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Bear in mind that in spite of the fact that many of your closest suppliers probably have actual lead times of 3 to 10 days, if you buy from them, let’s say, once per month, then you will never be able to have less than approximately one month supply of inventory. And then there is the additional and dreaded safety stock to plan and contend with. Of course, if demand changes, a product may have to wait several days, or maybe some weeks, before your supply chain rules can react to the re-ordering requirements, and the changes which may or may not be permanent changes in demand.
For some time now, I’ve argued:
The key to speed-of-flow
I’ve also long suggested that another fundamental consideration is the “speed-of-flow,” the velocity of the supply chain," its impact on coping with the average inventory levels that result, and the demand variability initially driving replenishment. Even manufacturing Titans like Henry Ford recognized the importance of speed-of-flow and its ability to mitigate variability. For a long-time now, I’ve also argued that supply chain managers need to focus on and rationalize the traditional “inventory drivers” (lead times, safety stocks and re-order quantities — EOQ’s) as potential impediments to flow. Somehow though, as the “conventional wisdom” in distribution inventory management developed and broadened, we got off track from what probably should have been more intuitive.
And still, yet another consideration. Reordering isn’t always about procuring from an outside vendor; the scenario can also be a branch within your distribution network reordering from a centralized distribution center (CDC) — in other words; a stock transfer. The same issues are present; the same mitigation may be required. It may even raise some other unique issues.
The Greatest Enemy to Speed-of-Flow
The greatest enemy to flow is “variability,” demand forecast variability, and even vendor delivery variability, and for wholesale distributors, the resultant “amplification of variability” (demand nervousness and ripples in demand) between CDC’s and suppliers — and between a branch location’s points-of-sale and its source of replenishment (the CDC — or maybe direct from the supplier.)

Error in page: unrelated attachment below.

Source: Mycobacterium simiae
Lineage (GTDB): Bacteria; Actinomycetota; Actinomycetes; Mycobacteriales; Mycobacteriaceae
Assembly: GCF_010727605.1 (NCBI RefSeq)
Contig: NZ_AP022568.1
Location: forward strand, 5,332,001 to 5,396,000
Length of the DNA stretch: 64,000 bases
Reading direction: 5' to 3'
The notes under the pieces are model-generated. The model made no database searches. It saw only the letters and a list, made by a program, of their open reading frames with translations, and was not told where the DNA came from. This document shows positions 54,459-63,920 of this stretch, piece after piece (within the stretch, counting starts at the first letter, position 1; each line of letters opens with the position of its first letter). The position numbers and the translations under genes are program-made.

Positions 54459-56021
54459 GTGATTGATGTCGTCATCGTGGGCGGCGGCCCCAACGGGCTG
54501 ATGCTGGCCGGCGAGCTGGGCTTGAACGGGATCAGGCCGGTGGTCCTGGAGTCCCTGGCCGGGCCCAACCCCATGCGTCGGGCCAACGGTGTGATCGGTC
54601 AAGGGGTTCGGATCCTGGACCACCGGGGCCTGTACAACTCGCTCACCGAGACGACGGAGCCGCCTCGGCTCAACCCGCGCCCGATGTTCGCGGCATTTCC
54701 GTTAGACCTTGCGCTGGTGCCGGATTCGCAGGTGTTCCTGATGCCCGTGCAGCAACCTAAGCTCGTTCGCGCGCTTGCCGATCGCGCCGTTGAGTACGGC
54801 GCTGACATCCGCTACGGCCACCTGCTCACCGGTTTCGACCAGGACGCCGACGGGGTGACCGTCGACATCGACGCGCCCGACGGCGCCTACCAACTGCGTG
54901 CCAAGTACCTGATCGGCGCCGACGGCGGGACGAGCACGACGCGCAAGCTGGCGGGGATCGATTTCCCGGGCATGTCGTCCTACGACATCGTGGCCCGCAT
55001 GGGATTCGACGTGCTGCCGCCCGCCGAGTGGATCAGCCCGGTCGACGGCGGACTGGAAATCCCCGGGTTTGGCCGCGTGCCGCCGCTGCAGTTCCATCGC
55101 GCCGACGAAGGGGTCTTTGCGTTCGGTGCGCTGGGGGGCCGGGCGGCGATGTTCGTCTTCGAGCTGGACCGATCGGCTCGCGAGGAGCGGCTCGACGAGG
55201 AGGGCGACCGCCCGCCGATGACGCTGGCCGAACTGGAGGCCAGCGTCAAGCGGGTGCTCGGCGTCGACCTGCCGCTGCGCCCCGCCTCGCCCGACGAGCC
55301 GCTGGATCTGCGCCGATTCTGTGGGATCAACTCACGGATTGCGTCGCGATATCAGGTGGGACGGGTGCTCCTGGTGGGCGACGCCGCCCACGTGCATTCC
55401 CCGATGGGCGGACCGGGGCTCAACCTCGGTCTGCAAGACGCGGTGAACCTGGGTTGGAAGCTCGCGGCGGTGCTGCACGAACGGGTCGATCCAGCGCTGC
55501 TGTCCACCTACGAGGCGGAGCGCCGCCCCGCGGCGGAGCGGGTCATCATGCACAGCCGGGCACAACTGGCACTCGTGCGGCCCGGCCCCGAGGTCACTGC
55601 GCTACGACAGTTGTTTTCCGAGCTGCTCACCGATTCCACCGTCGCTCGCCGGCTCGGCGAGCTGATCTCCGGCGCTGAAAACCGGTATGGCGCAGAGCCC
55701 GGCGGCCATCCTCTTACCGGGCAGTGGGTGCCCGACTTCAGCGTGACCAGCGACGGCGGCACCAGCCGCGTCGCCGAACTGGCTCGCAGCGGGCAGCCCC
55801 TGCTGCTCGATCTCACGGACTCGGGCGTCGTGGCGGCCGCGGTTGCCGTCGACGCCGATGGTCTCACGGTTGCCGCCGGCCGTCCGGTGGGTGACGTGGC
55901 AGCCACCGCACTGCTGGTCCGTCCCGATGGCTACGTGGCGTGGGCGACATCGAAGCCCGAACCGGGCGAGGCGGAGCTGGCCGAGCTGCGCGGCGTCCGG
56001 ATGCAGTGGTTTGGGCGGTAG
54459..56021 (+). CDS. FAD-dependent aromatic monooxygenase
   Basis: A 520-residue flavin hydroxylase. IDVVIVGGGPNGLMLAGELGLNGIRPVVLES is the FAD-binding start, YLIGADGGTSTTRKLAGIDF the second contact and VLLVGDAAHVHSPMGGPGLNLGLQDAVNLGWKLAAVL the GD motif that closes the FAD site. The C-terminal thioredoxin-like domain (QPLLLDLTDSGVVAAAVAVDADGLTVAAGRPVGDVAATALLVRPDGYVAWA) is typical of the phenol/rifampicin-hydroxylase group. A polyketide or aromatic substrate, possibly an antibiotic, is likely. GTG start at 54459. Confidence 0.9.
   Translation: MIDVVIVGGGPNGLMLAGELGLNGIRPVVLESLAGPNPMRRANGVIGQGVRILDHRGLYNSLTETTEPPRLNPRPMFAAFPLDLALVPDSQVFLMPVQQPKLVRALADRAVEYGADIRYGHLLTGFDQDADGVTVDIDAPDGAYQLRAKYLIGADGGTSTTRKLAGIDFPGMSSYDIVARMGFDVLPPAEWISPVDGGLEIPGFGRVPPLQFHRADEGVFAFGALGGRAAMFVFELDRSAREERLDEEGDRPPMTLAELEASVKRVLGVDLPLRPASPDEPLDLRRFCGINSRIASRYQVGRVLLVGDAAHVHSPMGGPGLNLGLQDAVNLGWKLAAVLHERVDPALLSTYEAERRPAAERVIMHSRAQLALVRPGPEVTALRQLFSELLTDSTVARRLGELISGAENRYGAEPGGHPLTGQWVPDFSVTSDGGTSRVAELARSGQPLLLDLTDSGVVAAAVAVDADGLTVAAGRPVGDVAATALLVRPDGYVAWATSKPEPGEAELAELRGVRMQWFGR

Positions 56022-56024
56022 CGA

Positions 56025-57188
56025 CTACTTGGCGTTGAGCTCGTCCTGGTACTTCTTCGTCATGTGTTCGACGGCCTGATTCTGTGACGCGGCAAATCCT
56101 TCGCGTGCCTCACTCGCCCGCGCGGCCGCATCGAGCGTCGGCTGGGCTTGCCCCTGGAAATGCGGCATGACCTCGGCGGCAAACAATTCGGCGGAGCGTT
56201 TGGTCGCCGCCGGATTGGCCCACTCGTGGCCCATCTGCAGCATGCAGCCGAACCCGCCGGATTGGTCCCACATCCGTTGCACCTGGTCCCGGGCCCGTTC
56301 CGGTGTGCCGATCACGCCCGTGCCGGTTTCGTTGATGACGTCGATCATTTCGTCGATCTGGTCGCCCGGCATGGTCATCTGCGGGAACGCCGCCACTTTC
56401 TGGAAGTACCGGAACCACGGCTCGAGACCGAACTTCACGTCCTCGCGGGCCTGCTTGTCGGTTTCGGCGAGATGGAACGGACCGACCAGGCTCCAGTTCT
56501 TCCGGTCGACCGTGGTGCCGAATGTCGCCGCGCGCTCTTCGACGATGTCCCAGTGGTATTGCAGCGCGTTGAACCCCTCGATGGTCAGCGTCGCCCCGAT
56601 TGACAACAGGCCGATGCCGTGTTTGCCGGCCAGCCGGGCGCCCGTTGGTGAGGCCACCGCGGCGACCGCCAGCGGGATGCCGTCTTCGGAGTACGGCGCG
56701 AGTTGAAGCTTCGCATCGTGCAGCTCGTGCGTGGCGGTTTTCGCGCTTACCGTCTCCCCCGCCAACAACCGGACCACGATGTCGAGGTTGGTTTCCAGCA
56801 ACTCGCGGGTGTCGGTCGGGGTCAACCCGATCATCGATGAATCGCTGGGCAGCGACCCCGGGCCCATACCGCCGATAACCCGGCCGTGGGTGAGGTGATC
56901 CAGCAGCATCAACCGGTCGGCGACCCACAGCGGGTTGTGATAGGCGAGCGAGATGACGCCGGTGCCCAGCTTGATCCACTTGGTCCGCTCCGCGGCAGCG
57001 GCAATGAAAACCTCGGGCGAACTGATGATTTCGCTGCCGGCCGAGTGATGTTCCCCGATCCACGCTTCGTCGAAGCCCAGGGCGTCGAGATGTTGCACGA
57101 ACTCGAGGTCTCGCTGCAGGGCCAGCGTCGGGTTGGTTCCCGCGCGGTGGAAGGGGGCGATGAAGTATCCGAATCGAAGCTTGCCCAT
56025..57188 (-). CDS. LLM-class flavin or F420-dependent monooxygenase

In fact, something called “The Law of System Variability” (Smith & Smith, 2013), tells us “that the more variability between discrete areas, steps or processes, in a system, the less productive that system will be; the more areas (demand shipping locations), steps or processes and connections between them, the more erosive the effect.”
So, what do we do? I don’t believe that traditional purchasing and inventory modules, most often incorporated in wholesale-distribution enterprise systems, deal with this well — or as well as it should.
A deeper look at this ‘chronic conflict’ is available in a white paper by MCA Associates; “The Business Intelligence & Supply Chain Challenge: Create Profit, Service Level & Working Capital Improvement.” Learn why this picture is “worth a 1,000 words.” It’s on our website at www.mcaassociates.com.
Learn how you can have the opportunity for less inventory and less opportunity for stock-out — both at the same time!
Don’t be a hostage to old thinking, particularly those rules — the conventional wisdom — that have been around since the 1950s. It’s about time we resolved this chronic conflict!